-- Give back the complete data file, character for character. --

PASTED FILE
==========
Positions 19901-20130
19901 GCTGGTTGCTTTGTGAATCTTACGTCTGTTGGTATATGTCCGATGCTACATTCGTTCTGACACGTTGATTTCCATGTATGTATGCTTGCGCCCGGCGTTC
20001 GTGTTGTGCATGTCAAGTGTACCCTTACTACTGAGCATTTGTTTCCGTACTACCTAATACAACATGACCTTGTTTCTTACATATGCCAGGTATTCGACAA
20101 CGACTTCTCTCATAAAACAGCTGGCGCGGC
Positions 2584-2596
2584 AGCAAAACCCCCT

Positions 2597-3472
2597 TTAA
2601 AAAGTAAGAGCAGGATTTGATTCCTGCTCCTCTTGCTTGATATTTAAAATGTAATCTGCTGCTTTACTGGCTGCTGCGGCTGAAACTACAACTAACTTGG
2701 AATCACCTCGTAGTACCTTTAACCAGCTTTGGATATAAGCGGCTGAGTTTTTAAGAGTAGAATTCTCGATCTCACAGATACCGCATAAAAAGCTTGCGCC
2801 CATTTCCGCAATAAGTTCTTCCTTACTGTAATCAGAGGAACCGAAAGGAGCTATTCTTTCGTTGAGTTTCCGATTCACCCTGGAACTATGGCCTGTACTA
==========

Positions 19901-20130
19901 GCTGGTTGCTTTGTGAATCTTACGTCTGTTGGTATATGTCCGATGCTACATTCGTTCTGACACGTTGATTTCCATGTATGTATGCTTGCGCCCGGCGTTC
20001 GTGTTGTGCATGTCAAGTGTACCCTTACTACTGAGCATTTGTTTCCGTACTACCTAATACAACATGACCTTGTTTCTTACATATGCCAGGTATTCGACAA
20101 CGACTTCTCTCATAAAACAGCTGGCGCGGC
Positions 2584-2596
2584 AGCAAAACCCCCT

Positions 2597-3472
2597 TTAA
2601 AAAGTAAGAGCAGGATTTGATTCCTGCTCCTCTTGCTTGATATTTAAAATGTAATCTGCTGCTTTACTGGCTGCTGCGGCTGAAACTACAACTAACTTGG
2701 AATCACCTCGTAGTACCTTTAACCAGCTTTGGATATAAGCGGCTGAGTTTTTAAGAGTAGAATTCTCGATCTCACAGATACCGCATAAAAAGCTTGCGCC
2801 CATTTCCGCAATAAGTTCTTCCTTACTGTAATCAGAGGAACCGAAAGGAGCTATTCTTTCGTTGAGTTTCCGATTCACCCTGGAACTATGGCCTGTACTA